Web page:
Rohit’s maiden overseas Test century
At the Oval, Rohit Sharma scored his first Test century away from home. He has seven hundreds at home and now has the Indian record – held earlier by Mohammad Azharuddin – for most centuries at home before hitting the first overseas one. Rohit reached the milestone by launching Moeen Ali over long-on, making this the third instance of completing his Test century with a six (Mumbai 2013, Ranchi 2019).
Rohit has looked like India’s most complete batsman in this series in terms of compactness and balance. It was no different at the Oval, where he was once again light on his feet and played shots all around the wicket. Rohit is arguably the most flamboyant and languid power-hitter of this generation, yet, he showed remarkable restraint in compiling what, by his standards, was a slow hundred. The 256 balls he played in the second innings of the Oval Test was the third-most by an India opener this century in England, only behind Rahul Dravid and Murali Vijay.
“Most pleasing thing was that I was able to play 250 balls,” Rohit would later say on Saturday. “If you look at all the Test matches [in this series], I have nearly played 100 balls in every innings. That to me was a goal.”
At the Oval, England perhaps didn’t try the short-ball ploy against Rohit as much as they should have, given the latter’s tendency to fall prey to the pull. He eventually did fall to a pull shot off a short ball from Ollie Robinson. While the jury may be still out on whether Rohit is a great player of pull shots or a player of great pull shots, his willingness to curb natural attacking instincts and instead focus on time batted has ensured India goes into the final Test in Manchester 2-1 up.
BOOM BOOM BUMRAAH
As a fast bowler, what do you bowl on a flat pitch? You go short or deliver inch-perfect yorkers at over 140 kph and take the pitch out of the equation – that’s what you do, as Jasprit Bumrah showed on the final day.
With Ravindra Jadeja scuffing up the old ball, Bumrah ran through the middle order with reverse-swing during a post-lunch spell of 2 for 6 in six overs. A full inswinging yorker to clean bowl Ollie Pope saw Bumrah take over Kapil Dev’s record for quickest to 100 Test wickets by an Indian fast bowler (in 24 appearances).
“When it started reversing, he just said give me the ball,” Virat Kohli said at the post-match presentation. Now we know why.
Pujara’s assured return
It could be overlooked in light of more eye-catching performances elsewhere. But Cheteshwar Pujara’s 61 from 127 in the second innings of the Oval Test had glimpses of an impressively assured return to form.
Despite twisting his ankle early in his innings, Pujara played with fluency, especially on the cut shot. His 153-run second-wicket partnership alongside Rohit ultimately proved the turning point on the third day in a fourth Test that had been in the balance for the first two days.
Pujara, of course, benefited from a docile pitch and some generous width off the England fast bowlers, but that footwork of Pujara’s, that had looked unsure for a while now, appeared to be decisive. Unlike some of his other teammates, who stand outside the popping crease to negotiate both the swing and the seam movement, Pujara stays inside which has allowed him to score runs, off the front and back foot.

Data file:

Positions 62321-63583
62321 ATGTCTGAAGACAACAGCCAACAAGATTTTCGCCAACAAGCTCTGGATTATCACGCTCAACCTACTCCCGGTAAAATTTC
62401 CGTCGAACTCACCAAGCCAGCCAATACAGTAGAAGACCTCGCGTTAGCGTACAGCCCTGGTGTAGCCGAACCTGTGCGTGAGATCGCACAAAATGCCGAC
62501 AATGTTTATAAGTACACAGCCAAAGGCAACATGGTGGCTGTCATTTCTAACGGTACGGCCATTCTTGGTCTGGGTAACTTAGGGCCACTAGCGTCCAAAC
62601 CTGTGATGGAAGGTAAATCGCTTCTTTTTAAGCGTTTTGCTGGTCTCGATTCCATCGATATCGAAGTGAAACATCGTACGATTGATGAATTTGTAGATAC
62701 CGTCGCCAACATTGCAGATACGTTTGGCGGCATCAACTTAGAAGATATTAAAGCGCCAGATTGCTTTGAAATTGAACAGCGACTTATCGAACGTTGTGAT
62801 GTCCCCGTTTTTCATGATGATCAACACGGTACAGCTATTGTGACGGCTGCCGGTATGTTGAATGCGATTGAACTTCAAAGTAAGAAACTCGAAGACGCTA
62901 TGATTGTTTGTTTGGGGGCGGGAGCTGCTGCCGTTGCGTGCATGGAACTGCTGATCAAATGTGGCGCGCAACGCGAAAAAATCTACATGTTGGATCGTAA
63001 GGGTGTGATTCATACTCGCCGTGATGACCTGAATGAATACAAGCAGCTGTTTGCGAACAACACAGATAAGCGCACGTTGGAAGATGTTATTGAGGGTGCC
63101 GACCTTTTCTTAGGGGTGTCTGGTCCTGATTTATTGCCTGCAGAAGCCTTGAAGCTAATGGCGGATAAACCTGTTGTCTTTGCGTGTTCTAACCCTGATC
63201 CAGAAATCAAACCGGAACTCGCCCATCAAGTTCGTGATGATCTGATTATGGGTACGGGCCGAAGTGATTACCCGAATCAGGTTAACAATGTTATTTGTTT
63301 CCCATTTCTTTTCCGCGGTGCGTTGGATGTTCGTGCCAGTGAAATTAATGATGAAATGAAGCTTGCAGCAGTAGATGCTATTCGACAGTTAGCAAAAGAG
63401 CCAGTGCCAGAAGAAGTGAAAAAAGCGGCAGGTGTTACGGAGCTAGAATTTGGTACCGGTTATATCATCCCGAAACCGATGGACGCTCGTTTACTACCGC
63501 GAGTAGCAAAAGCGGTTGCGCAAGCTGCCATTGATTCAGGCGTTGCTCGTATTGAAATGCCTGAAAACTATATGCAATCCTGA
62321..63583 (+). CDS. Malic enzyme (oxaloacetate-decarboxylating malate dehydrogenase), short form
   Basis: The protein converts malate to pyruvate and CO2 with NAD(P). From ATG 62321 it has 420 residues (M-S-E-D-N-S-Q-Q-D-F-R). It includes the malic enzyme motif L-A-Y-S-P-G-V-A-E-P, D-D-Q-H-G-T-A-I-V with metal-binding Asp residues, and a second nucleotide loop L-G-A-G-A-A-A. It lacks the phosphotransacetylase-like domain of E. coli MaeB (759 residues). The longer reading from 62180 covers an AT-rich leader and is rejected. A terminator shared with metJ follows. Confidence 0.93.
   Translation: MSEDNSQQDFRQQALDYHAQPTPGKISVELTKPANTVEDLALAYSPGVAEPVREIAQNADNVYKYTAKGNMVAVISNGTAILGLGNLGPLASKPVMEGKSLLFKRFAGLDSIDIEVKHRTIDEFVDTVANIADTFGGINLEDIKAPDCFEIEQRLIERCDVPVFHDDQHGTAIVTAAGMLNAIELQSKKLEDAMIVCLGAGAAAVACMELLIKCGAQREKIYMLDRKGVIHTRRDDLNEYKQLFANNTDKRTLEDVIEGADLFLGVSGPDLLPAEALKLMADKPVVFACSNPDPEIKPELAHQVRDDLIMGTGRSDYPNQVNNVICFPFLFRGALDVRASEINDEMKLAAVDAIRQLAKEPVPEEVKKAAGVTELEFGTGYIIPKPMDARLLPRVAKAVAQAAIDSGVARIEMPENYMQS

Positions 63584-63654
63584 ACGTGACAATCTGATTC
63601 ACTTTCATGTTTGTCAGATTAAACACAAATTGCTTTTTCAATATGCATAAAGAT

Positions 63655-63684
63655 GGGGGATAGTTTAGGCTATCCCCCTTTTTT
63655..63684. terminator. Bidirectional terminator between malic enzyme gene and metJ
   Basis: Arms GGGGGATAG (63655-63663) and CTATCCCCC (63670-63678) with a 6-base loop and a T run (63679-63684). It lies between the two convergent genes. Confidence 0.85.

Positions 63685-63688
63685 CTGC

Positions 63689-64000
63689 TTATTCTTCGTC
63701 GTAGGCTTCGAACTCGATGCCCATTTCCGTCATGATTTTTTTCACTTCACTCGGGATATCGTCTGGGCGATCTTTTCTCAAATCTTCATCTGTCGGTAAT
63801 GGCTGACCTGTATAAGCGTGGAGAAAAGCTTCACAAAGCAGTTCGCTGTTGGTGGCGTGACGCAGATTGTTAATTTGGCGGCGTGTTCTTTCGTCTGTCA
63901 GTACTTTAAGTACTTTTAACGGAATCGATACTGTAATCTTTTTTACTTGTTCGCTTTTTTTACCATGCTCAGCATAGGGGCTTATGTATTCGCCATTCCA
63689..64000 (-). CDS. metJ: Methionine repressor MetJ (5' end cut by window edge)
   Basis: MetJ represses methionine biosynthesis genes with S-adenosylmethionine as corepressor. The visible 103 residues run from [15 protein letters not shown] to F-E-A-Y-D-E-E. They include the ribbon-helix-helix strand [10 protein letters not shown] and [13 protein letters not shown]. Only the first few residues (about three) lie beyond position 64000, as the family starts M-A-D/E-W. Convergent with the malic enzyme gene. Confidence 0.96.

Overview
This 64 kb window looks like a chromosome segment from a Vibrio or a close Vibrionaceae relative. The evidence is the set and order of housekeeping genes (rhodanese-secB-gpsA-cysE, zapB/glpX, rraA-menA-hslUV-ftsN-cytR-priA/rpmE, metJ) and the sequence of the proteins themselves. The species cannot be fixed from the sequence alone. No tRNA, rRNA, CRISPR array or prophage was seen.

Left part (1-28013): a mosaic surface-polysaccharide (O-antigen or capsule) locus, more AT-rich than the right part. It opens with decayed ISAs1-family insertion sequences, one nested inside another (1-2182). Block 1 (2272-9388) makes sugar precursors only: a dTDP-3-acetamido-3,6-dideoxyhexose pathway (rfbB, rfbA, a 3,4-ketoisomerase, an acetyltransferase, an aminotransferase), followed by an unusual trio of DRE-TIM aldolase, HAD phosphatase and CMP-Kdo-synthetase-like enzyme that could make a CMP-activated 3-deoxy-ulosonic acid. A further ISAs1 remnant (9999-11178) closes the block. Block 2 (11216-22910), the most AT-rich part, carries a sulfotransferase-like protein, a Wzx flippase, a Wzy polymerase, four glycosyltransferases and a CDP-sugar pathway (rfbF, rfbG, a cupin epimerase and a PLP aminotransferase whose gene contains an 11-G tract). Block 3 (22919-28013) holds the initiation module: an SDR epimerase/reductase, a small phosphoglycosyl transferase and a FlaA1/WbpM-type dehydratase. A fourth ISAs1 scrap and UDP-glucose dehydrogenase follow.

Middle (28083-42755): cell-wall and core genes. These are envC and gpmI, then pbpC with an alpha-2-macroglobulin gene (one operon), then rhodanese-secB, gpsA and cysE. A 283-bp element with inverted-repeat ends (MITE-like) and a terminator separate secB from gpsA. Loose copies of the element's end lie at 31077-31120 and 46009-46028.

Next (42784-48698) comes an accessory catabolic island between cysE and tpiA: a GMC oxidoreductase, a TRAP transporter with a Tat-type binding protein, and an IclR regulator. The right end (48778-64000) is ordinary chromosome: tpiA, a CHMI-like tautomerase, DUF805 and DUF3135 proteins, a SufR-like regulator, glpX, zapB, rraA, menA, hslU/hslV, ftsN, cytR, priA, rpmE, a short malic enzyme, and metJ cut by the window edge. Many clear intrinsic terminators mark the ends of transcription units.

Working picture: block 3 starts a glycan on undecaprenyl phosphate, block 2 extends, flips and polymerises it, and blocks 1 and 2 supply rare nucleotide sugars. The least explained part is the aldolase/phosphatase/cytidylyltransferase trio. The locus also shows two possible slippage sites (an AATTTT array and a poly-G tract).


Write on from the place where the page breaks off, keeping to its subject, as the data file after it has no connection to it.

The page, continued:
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A 61 at Oval to go with his 91 at Headingley should give the Indian No. 3 confidence going into the last Test.
Shardul Thakur, the maverick
The early stages of Shardul Thakur’s career may not have been smooth, but he now has the chance to establish himself as a valuable member of the Test squad, and his contribution at the Oval was a template of what he can bring.
Thakur has shown a knack for making things happen. On the fifth day, Thakur nipped out two batsmen with two contrasting deliveries – if he got Rory Burns caught behind with a peach that held its line on the off stump after pitching, Joe Root, the most dangerous-looking batter, played on to an innocuous delivery, on a length, outside off.
This to go with the fifties in both innings of the Test match when England was threatening to wrest advantage. Thakur’s 31-ball fifty in the first innings was also the fastest recorded Test fifty (in terms of balls faced) in England. He didn’t stop there. His second-innings 100-run partnership with Rishabh Pant was dotted with some gorgeous shots – none perhaps more eye-catching than a lofted launch off a slower ball from Robinson over long-on for six!
“Shardul’s fifty was the difference and a counterattack in the second innings,” Kohli would later say at the post-match presentation.
Umesh Yadav, Ravindra Jadeja prove their worth
Jadeja lived up to his role as the solitary spinner in the XI, firing into the footmarks to cause doubts in the minds of the English batsmen on the final day. He took 2 for 50 in 30 overs and kept the fast bowlers fresh while roughing up the old ball to facilitate reverse-swing, which Bumrah then put to devastating use.
Umesh, meanwhile, kept finding extra bounce and movement whenever he was brought on to bowl. He wrapped up the win with the final two wickets after tea, finishing with fourth-innings figures of 3 for 76.